A superb cast and a script that scores some rather easy points in its dissection of the disease spread from corporate greed, absurd leader salaries and bonuses, and the successful sale of the corporate version of “The American Dream” - only the way outdated Wild West US weapons laws seems more insane from the outside.
Rewatch-probability: 2 - Not likely
story, reviews, cast!
This review reportedly contains spoilers. I can handle the truth.
A rather saccharine tale of unemployment not helped by the lead character being a total a*hole
Totally forgetable. It's called inciting incident, and this movie doesn't have one. The layoff in the first five minutes? No. Why would anyone want to watch a movie about a situation the entire workforce lived through in some way or another? What is this movie about?!
And just once I want to see a big business movie where the actors know how to act as artificial and sterile as these elitists act in real life. The actors think they're playing a person--wrong. To be convincing they should play it as soulless humanoid--the acting should be pretentious and insecure, yet overconfident, smiling, and selling, perhaps even obnoxiously oblivious, almost coming off amateurish or strangely empty like glass, or an alien mimicking…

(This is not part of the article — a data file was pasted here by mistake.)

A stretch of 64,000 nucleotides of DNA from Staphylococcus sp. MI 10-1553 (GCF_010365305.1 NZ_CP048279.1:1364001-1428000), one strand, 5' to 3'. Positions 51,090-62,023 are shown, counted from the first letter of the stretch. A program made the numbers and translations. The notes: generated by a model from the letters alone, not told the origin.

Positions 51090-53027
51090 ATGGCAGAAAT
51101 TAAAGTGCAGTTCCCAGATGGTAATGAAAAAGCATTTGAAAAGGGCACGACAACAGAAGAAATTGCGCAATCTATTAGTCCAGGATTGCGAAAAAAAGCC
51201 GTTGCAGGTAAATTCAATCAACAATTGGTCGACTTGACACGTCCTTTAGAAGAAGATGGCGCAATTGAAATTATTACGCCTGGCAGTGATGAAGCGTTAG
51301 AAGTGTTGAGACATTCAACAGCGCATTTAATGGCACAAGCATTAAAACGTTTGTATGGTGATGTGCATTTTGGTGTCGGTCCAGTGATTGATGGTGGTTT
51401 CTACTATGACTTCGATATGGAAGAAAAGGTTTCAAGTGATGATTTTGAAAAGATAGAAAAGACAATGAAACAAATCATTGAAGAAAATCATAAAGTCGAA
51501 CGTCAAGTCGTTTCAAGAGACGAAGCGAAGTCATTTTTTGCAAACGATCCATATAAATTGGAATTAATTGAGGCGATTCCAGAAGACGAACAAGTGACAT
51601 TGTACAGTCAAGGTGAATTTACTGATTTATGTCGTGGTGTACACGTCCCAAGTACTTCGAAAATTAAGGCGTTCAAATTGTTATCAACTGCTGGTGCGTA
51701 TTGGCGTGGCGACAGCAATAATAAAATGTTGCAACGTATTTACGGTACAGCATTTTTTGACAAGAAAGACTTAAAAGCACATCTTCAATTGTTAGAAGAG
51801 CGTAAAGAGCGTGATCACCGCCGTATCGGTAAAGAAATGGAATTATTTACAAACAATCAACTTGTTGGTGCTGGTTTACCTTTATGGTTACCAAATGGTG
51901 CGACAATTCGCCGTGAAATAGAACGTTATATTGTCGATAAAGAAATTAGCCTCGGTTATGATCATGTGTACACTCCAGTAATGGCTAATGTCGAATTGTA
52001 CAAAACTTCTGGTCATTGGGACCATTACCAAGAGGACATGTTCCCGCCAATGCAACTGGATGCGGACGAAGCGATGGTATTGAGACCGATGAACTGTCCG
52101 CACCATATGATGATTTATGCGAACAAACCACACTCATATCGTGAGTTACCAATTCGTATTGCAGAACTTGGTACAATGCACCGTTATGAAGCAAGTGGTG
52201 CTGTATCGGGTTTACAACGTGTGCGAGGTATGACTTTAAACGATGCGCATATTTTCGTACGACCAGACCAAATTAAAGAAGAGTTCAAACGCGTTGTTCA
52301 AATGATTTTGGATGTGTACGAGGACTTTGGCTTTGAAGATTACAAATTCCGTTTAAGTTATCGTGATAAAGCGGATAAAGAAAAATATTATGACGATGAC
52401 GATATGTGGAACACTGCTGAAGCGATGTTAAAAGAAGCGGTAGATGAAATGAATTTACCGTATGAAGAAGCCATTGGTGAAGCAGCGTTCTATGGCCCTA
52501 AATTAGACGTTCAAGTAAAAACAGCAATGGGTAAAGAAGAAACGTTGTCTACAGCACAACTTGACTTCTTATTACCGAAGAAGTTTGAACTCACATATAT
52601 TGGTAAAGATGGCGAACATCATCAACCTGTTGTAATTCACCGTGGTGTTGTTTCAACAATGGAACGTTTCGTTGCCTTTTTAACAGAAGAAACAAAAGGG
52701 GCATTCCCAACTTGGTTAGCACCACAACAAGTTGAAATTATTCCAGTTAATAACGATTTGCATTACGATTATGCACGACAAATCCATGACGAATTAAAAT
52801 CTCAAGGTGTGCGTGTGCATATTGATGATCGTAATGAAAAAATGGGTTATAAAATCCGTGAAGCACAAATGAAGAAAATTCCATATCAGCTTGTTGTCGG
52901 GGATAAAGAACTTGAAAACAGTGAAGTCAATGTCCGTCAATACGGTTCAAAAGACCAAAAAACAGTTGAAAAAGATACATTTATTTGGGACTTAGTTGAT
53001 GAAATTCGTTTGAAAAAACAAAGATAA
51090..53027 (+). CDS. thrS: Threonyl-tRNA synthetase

Kellemes csütörtök esti meglepetés egy kanapéra borulós nap után. Tomy Lee Jones még mindig istenkirály monológokban.
This directorial début from veteran TV producer John Wells has a cast that includes Ben Affleck, Tommy Lee Jones, Chris Cooper, Maria Bello and Kevin Costner. Three corporate high fliers have to deal with the affects of the recession on their company and losing their jobs.
Given all the talent involved it is not surprising that this is a well made film but it ends up falling rather flat. There are plenty of important and contemporary issues raised in this film but the script seems to lack any real depth or detail to fully explore what went wrong and how men in particular struggle with suddenly being unable to support their family. Another side issue of the film is that it is a little harder to empathise with rich people losing their jobs when the affect on the less affluent is much harsher.
john wells commentary
workers pointing to stuff they built, executives pointing to possessions
John Wells' The Company Men is the first film I've seen since Jacob Aaron Estes' The Details that makes a bold, commendable attempt at penetrating the interworkings of the male psyche. It shows diminishing feelings of a male's self worth and value after being fired from his job, using the 2007-08 economic crisis in the United States as the backdrop for this story. Considering how timely and significant this material is, it's unfortunate how forgotten and ignored this film is.
The film follows the impact the crisis had on the fictional, multi-billion dollar business Global Transportation Systems ("GTX"), which is facing large and prolific downsizing after the market plummets. One of the men let go is Bob Walker (Ben Affleck),…
Affleck's "highly qualified applicant" speech unintentionally works as the film in microcosm. All the pieces are there; the film's resume is impressive. Ultimately, though, I pass.